The authors have “demonstrated that it’s indeed possible to do site-specific drug delivery using biocompatible, biodegradable, DNA-based bionanorobots for cancer therapeutics,”

The authors designed the fasteners to dissociate when they bind nucleolin—a protein specific to the surface of tumor blood-vessel cells—at which point, the tube opens and exposes its cargo.Nanorobot design.

Yan’s team also found that nanorobot treatment increased survival and led to smaller tumors in a mouse model of melanoma, and in mice with xenografts of human ovarian cancer cells.

The next step is to investigate any damage—such as undetected clots or immune-system responses—in the host organism, he says, as well as to determine how much thrombin is actually delivered at the tumor sites.

The authors showed in the study that the nanorobots didn’t cause clotting in major tissues in miniature pigs, which satisfies some safety concerns, but Yan agrees that more work is needed.

Cancer-hunting 'nanorobots' able to shrink tumours by cutting off blood supply

Nanometre-sized “robots” have successfully been used for the first time in mammals to deliver drugs to specific places to treattumours.

Starved of their blood supply, tumours began to shrink and the cancer’s ability to spread and grow in new sites also appeared to be reduced,doubling the life expectancyor removing tumours entirelyinsome mouse cancers.

This demonstration, which marks a major step towards the implementation of nanobot drug delivery in medicine, could pave the way for delivering toxic chemotherapy drugs with reduced side effects, among a host of other uses.

The international team, including researchers from China, Australia and the US, primed their nanobots to release in the presence of the protein molecule, nucleolin, which coats the internal walls of blood vessels feeding tumours.

Within 24 hours of the treatment the scientists saw blood vessels feeding the primary tumour site had been cut off, with solid clots forming in all tumour blood vessels over the next 72 hours – causing the tumour to start to die.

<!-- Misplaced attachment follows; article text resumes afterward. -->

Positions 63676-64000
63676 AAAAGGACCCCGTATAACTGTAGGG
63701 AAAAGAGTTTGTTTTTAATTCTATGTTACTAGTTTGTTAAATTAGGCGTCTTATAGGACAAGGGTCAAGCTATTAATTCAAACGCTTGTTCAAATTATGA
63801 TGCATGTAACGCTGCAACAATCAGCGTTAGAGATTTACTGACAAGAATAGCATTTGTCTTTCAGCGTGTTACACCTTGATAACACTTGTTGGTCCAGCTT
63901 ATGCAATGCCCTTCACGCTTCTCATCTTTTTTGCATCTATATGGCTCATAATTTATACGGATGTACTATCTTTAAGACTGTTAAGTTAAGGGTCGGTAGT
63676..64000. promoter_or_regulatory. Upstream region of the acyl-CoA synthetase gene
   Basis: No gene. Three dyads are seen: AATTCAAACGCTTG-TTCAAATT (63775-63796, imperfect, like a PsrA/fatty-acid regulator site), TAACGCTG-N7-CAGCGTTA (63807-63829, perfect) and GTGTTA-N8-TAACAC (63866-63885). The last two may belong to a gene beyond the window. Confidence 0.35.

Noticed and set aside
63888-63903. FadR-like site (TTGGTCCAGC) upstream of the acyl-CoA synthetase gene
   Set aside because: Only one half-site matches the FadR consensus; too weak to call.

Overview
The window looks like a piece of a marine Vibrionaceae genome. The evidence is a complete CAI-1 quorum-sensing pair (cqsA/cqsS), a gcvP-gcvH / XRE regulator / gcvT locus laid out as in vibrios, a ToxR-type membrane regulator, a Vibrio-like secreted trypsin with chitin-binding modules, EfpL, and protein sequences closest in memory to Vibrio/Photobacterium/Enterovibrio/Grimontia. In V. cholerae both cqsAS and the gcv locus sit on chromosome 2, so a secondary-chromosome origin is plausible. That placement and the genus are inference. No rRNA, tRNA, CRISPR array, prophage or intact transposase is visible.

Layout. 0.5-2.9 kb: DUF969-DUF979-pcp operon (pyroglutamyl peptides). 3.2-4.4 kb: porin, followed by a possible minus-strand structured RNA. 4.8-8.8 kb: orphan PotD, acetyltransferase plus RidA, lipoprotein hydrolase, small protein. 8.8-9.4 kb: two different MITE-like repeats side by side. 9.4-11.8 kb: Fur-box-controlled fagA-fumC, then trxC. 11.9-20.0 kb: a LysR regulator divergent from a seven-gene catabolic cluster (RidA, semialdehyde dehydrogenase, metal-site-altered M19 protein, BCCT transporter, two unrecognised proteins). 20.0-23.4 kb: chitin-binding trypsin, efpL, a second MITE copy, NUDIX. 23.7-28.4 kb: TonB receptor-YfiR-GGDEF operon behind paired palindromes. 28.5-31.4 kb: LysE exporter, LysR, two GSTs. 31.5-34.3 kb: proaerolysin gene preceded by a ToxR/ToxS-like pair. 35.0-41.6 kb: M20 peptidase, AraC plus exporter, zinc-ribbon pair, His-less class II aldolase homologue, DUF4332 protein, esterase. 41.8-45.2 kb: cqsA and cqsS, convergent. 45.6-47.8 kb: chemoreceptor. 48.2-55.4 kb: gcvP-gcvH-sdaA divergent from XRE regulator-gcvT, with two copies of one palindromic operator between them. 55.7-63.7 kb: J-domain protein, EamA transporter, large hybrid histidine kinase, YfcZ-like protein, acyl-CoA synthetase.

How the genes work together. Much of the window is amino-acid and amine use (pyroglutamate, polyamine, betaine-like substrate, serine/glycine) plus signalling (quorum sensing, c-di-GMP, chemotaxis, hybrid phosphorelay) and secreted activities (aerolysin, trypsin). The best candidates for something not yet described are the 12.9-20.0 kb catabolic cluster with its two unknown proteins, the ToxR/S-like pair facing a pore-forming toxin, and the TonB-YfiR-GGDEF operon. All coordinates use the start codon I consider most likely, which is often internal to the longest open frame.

The treatment was most effective in treating mice with melanoma cancers, which have a very strong blood supply, where three out of the eight mice treated showed complete regression of their tumours.

“Combinations of different rationally designed nanorobots carrying various agents may help to accomplish the ultimate goal of cancer research: the eradication of solid tumours and vascularized metastases”.

Programmable DNA Nanorobots Shrink Tumors by Blocking Their Blood Supply

A team of scientists in the U.S. and China has created programmable DNA origami nanorobots that can seek out and shrink tumors by blocking their blood supply.

Tests in mice carrying breast, melanoma, ovarian, and lung tumors showed how the DNA nanorobots homed in on cancer-feeding blood vessels and induced the formation of clots, which effectively shut off the tumors' lifeline of oxygen and nutrients.

To achieve this, Hao Yan’s team turned to DNA origami as the foundation for developing a DNA nanorobot system, based on a self-assembled nanotube, which could deliver the coagulation protease thrombin specifically to tumors and essentially cause thrombosis in tumor-feeding blood vessels, but without affecting vasculature in healthy tissues.

The tube structure is held together by fastener strands that include DNA aptamer molecules designed to nucleolin, a protein specifically expressed on tumor-associated endothelial cells.

The scientists hypothesized that the aptamer molecules on the DNA nanorobots would recognize and bind to their nucleolin targets on tumor blood vessels, triggering the fastening strips to pop open.

The nanorobot therapy was particularly effective in a melanoma mouse model, in which three of eight treated mice showed complete tumor regression and more than double median survival time.

The nanorobot therapy also effectively prevented the development of melanoma metastases in the liver, “which can likely be attributed to the inhibition of primary tumor progression or to the regression of vascularized metastases,”

"The nanorobot proved to be safe and immunologically inert for use in normal mice and also in Bama miniature pigs, showing no detectable changes in normal blood coagulation or cell morphology,"

"Treatment with [the] nanorobot-Th system did not lead to any significant variations in the blood coagulation parameters or histological morphology when compared to the control group, demonstrating that the nanorobot-Th is decidedly safe in the normal tissues of large animals,”

“DNA nanorobotic systems, such as the one we describe here with targeting and triggered release properties, may inspire the design of novel cancer therapeutics modified with different targeting ligands to mediate delivery of multiple biologically active payloads, such as short interfering RNA (siRNA), chemotherapeutics or peptide drugs,”

"Combinations of different rationally designed nanorobots carrying various agents may help to accomplish the ultimate goal of cancer research: the eradication of solid tumors and vascularized metastases.